However, in these examples, the potential object of the speakers’ criticism is the system of power itself, and not the religious interpretations or cultures of those who speak the Othered language. There are several prominent Islamic feminists, such as Asra Nomani, as well as prominent Muslim male writers, such as Haroon Moghul, who’ve used their social media platforms to critique the Muslim communities’ application and practice of Islamic beliefs—in English. A subject of criticism among Islamic feminists is Asra Nomani and Hala Arafa’s article in The Washington Post titled, “As Muslim women, we actually ask you not to wear the hijab in the name of interfaith solidarity”; the article does not—as the title suggests—discourage against cultural appropriation. Instead, it advises non-Muslim women “not [to] wear a headscarf in ‘solidarity’ with the ideology that most silences us, equating our bodies with ‘honor.’ Stand with us instead with moral courage against the ideology of Islamism that demands we cover our hair.” Although Nomani and Arafa discuss the re-interpretation of “hijab” to mean “headscarf” and argue that this is not the original command of the Qur’an, detailing their struggles against Muslims who’ve harassed women to wear the headscarf—and although these are all points made and supported by other Muslim feminists—the targeted audience of the article, (white) non-Muslim women, questionably repositions non-Muslim feminists into the role of the imposing white savior, from which so many Islamic feminists have fought to remove them.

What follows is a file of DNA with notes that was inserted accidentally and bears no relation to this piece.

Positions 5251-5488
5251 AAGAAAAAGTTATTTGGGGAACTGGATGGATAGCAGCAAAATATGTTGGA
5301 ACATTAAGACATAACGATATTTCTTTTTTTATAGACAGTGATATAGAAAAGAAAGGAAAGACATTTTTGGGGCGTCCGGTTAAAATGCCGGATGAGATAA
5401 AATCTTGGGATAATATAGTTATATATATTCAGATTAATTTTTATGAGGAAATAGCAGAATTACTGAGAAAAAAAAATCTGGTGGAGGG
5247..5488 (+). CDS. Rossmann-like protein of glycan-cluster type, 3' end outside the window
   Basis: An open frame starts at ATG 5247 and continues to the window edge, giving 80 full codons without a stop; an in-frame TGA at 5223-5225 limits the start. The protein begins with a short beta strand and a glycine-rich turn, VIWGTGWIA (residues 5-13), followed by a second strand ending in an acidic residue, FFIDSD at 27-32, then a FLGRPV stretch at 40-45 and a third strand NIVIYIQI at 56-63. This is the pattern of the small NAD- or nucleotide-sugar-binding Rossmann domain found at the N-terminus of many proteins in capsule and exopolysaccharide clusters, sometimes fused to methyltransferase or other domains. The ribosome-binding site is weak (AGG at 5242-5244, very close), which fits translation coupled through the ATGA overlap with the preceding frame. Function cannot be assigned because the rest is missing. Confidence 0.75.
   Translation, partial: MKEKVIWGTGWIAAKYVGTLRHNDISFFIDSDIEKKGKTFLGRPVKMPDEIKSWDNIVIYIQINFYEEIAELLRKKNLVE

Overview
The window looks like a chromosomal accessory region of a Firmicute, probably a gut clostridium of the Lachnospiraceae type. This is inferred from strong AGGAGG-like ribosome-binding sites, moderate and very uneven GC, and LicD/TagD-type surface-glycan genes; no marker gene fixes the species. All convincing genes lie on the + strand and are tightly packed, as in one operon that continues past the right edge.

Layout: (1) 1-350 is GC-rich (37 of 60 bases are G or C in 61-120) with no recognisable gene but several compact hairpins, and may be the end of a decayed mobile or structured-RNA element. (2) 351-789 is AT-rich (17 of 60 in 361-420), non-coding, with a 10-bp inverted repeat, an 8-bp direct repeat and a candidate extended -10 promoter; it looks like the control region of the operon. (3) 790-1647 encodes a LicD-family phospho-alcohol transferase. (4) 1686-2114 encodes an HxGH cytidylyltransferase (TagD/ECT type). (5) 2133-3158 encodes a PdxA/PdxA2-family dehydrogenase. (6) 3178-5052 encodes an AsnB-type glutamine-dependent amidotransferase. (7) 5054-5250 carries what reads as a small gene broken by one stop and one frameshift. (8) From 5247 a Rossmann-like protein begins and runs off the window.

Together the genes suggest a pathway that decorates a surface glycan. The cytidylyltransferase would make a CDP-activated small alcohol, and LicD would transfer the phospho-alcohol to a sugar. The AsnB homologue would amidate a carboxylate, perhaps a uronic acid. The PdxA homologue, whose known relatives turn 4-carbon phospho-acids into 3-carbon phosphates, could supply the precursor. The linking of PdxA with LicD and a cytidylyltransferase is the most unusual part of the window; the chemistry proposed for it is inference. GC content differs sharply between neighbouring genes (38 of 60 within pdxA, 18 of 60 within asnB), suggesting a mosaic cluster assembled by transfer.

In the case of Nomani and Arafa, the target audience is made clear even from as early as the title of the article, which blatantly addresses a non-Muslim audience. In most cases, however, it is only implied, and can be deciphered from where the publication appears and its main audience.
Subsequently, the question then arises of where Muslims who speak only English are situated in protesting the inequalities in Muslim communities. Muslims critiquing oppressive power structures in either English or non-English languages is protest, and effective. Muslims critiquing each other in their own languages is protest, and effective. Muslims critiquing each other in English, such as the scholar and Islamic feminist Amina Wadud, for Muslim audiences is protest, and effective. Amina Wadud still operates within a form of the language barrier; since she writes for a Muslim audience, she does not define words that recur in Islamic discourse. Culture is tied very much to language, and the language barrier encompasses a cultural one. However, articles in journals such as The Washington Post and The Guardian don’t cater to a Muslim readership or bare the burden of social responsibility, and become sensationalist. Mona Eltahawy, whose activism has been valuable, fell short with her Foreign Policy article.